The $3.8 trillion U.S. municipal bond market has been a contentious topic of the federal government during the recent decades, as lawmakers are failing to avoid constant bankruptcy in several states.
The fiscal policies taken by congress every term seem to bring short-term recession and fluctuate towards an imminent break-down which is only a matter of time.
The speculations around the government reforms have shown investors abstaining from the state markets and directing their flow of income in the foreign markets as a safer destination from profit.
In light of the government shutdown that was threatening the entire nation this week, the members of congress have pulled an emergency act that would give them more time to find consensus on the allocation of resources in the next fiscal year.
Repeated federal failure
Detroit’s insolvency in 2013 is remembered as a shameful occurrence for policymakers as they couldn’t get the state to recover from a downturn.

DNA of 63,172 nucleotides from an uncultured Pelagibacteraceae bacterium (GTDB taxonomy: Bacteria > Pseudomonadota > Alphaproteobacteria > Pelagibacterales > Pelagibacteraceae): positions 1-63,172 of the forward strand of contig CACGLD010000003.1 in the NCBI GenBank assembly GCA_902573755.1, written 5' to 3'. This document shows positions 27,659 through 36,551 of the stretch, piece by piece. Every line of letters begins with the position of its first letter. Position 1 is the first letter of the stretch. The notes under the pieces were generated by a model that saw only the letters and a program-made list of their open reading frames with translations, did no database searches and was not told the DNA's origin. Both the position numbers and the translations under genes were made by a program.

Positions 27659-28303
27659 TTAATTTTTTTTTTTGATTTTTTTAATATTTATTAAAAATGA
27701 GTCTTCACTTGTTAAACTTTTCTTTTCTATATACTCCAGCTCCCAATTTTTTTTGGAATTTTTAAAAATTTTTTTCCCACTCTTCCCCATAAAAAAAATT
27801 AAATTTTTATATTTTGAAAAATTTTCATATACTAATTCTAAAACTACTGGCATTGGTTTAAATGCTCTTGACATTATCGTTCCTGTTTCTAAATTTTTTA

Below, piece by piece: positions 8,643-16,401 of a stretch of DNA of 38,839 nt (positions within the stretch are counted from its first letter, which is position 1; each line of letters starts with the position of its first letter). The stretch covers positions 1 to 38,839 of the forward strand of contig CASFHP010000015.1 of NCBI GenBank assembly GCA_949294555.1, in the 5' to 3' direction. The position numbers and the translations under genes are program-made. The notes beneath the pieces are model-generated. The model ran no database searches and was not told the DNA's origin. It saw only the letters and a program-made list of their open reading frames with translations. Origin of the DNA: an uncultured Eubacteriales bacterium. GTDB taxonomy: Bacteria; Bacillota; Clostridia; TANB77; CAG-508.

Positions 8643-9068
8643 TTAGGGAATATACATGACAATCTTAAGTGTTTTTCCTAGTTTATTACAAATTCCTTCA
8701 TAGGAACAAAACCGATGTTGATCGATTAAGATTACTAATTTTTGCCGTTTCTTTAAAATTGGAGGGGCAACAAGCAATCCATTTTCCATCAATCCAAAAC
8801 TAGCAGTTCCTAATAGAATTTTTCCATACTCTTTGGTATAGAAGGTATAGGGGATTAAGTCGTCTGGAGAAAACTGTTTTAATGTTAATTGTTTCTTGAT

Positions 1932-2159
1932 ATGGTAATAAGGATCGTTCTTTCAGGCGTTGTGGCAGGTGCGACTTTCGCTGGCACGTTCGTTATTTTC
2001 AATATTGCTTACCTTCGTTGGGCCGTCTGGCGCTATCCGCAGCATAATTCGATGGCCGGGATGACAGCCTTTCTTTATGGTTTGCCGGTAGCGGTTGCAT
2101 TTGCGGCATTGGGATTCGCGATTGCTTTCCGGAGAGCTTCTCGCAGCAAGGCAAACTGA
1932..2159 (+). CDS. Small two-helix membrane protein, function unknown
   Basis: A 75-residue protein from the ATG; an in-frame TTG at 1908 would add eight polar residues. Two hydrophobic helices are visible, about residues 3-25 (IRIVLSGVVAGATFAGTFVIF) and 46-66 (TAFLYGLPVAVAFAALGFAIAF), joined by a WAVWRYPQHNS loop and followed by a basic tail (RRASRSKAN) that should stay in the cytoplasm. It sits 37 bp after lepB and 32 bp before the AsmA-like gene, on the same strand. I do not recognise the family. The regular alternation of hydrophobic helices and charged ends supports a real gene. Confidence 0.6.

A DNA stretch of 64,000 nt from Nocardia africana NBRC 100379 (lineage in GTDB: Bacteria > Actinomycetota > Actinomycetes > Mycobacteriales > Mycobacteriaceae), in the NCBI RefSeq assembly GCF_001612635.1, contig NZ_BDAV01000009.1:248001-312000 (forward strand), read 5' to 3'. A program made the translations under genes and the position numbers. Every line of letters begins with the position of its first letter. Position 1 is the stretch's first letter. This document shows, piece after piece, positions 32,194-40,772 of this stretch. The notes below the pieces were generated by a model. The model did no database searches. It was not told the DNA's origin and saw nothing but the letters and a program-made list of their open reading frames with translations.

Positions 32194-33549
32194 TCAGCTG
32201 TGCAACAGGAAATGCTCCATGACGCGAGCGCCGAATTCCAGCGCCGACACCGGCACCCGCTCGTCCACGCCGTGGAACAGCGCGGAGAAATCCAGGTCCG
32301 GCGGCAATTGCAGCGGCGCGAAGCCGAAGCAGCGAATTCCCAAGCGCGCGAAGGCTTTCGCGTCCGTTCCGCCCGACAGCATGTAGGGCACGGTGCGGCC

The magnitude of the bankruptcy was seen as a limit that should be avoided in future terms by the federal government, spreading legislations across the nation to bolster and sustain local markets.
Though, in a contrast to the economic instability that is hitting the global market, Puerto-Rico is a step away from filing an even bigger bankruptcy filing then Detroit, amounting to nearly 70 billion dollars.
The lives of the millions of inhabitants of the southern state will be merely affected as already 45 percent of whom live in poverty, but it may lead to future cuts in pensions and worker benefits, and possibly a reduction in health and education services.
Presidential promise and challenge
The challenge lies in the hands of the new president of the United States of America, who as a real estate mogul has vowed to run the economy better than any of his predecessors has ever managed.